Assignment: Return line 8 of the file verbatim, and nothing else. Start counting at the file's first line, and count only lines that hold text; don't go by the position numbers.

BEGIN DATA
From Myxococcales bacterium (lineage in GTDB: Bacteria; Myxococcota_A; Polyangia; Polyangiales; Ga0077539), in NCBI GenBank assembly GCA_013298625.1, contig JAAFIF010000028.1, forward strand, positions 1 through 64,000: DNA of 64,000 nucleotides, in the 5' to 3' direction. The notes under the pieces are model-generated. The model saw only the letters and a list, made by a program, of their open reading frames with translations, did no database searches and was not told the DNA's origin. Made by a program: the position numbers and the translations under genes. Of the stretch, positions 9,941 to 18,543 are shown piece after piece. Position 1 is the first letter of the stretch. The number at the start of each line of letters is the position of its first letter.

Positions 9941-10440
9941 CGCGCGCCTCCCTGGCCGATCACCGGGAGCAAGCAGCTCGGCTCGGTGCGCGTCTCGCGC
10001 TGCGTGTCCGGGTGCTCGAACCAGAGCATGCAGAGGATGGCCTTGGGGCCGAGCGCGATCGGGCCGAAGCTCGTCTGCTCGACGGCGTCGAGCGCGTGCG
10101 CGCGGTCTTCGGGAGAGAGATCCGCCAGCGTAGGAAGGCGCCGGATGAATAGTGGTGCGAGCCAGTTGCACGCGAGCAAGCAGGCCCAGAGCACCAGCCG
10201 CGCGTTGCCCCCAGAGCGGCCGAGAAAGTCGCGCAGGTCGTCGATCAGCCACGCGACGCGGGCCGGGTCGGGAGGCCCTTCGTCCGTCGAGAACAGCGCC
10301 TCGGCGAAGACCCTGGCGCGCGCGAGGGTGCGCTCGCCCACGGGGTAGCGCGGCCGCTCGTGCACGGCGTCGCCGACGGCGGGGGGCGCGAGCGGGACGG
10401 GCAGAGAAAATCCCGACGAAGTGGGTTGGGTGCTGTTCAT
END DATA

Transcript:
10401 GCAGAGAAAATCCCGACGAAGTGGGTTGGGTGCTGTTCAT